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Fertility & Stress: How Do They Factor?

By Eva Selhub, MD

Fertility & Stress: How Do They Factor?

When your brain senses that you’re under attack, stress hormones like cortisol and adrenalin (among others) are produced and begin turning off those bodily systems that aren’t in demand at that moment, including your digestive and reproductive systems.

The problem is your brain doesn’t distinguish between real or imagined threats, physical, psychological or emotional stress. The economic recession or your struggles to conceive are no different than a lion to your brain. The more you worry, the more you put your body in ongoing – even chronic – stress.

Research shows that chronic or ongoing stress can cause infertility and reproductive difficulties. On the flip side, managing stress improves fertility.

Think about it this way: Your body’s stress response system shuts down fertility when you feel unsafe, unsupported and in danger. So your goal is to feel the opposite: safe, supported, loved and nurtured. Here’s how:

Make comforting connections

Connect with those you love who can love you back. Support has been shown to heal all kinds of physical and psychological problems. Join a support group, spend time with friends. Reach out.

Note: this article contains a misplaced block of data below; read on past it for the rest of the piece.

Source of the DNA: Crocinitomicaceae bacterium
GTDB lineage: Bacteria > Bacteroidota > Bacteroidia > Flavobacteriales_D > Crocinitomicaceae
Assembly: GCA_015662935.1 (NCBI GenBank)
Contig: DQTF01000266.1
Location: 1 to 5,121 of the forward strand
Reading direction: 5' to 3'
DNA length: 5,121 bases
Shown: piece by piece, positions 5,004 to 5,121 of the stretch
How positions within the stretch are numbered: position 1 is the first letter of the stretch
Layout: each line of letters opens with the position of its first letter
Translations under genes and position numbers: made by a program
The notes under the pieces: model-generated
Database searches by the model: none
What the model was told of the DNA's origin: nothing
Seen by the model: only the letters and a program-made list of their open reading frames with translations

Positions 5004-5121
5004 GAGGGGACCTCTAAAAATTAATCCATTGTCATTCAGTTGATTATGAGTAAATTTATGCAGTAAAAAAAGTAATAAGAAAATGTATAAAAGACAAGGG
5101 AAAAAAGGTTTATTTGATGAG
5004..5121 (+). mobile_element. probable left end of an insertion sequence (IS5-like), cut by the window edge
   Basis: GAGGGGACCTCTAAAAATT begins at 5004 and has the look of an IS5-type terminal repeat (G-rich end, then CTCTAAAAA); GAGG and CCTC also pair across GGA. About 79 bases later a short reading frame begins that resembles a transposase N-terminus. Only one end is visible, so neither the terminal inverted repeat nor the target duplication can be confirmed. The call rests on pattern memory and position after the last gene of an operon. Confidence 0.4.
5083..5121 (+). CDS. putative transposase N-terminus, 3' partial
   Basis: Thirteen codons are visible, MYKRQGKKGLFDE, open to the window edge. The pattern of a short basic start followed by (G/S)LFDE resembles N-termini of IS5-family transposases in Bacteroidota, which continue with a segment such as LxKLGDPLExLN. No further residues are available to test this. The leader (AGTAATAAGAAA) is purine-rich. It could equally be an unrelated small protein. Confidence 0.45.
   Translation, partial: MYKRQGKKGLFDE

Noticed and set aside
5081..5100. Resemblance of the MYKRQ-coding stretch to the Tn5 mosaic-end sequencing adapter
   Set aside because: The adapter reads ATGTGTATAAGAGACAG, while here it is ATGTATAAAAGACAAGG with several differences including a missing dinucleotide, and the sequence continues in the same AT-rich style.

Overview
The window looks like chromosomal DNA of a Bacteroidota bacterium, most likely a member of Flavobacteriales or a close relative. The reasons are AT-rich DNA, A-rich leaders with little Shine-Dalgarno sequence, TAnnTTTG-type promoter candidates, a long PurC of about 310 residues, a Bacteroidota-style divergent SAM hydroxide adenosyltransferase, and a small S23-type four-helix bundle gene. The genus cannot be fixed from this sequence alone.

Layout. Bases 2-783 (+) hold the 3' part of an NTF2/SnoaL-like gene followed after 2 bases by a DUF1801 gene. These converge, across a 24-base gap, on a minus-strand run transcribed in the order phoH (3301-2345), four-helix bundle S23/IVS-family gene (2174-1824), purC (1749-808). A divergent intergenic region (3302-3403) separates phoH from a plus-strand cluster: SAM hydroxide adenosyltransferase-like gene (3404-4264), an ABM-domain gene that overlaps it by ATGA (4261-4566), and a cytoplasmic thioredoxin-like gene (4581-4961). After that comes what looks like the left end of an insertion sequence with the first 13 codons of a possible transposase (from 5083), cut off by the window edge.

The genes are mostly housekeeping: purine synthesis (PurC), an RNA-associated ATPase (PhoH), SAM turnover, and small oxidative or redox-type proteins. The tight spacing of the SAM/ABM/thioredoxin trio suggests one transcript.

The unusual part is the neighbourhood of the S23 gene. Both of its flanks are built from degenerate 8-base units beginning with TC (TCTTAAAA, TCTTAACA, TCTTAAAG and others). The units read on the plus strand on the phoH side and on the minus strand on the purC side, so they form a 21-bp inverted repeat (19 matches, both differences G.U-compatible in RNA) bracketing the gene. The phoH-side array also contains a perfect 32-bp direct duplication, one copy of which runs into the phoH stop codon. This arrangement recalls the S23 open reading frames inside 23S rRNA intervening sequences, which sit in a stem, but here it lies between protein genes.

Allow yourself to get lost for a short while through your connection to a universe that is much larger than your own world. Spend time in nature or use your imagination to find images that are soothing to you.

Be loving and gentle toward yourself. This is the hardest of all, especially when your body is not cooperating in giving you what you so want. We live in a world where there is so much blame and shame that we can’t help beating ourselves up for not being good enough. So simply stop. Stop blaming and shaming yourself and start to love yourself. Cherish your body as the temple that a life would want to enter.

Invite love into your life

Choose to surround and fill yourself with love. Every time you feel bad, sad, frustrated, stressed, fearful or angry, stop and simply let yourself feel whatever you are feeling. Feel it and then release it by doing the following:

  • Close your eyes
  • Imagine the face of someone dear
  • Imagine that person smiling at you
  • Imagine the person’s eyes are looking deep into your eyes
  • Your eyes are now locked
  • You begin to breathe in sync
  • You both, in sync, inhale deeply and then when you cannot breathe in any more, exhale completely
  • Do this several times in rhythm
  • And begin to repeat these words to yourself: I am safe. I am loved. I am accepted as I am

Do this for at least 10 cycles. Your goal is to simply turn off the stress response, even if for just a short while. Lower those stress hormones and improve the love hormones that can help you feel happier, healthier and perhaps conceive a child.

About the author: Dr. Eva Selhub is a clinical instructor of medicine at the Harvard Medical School and a senior staff physician at the Benson Institute at Massachusetts General Hospital.


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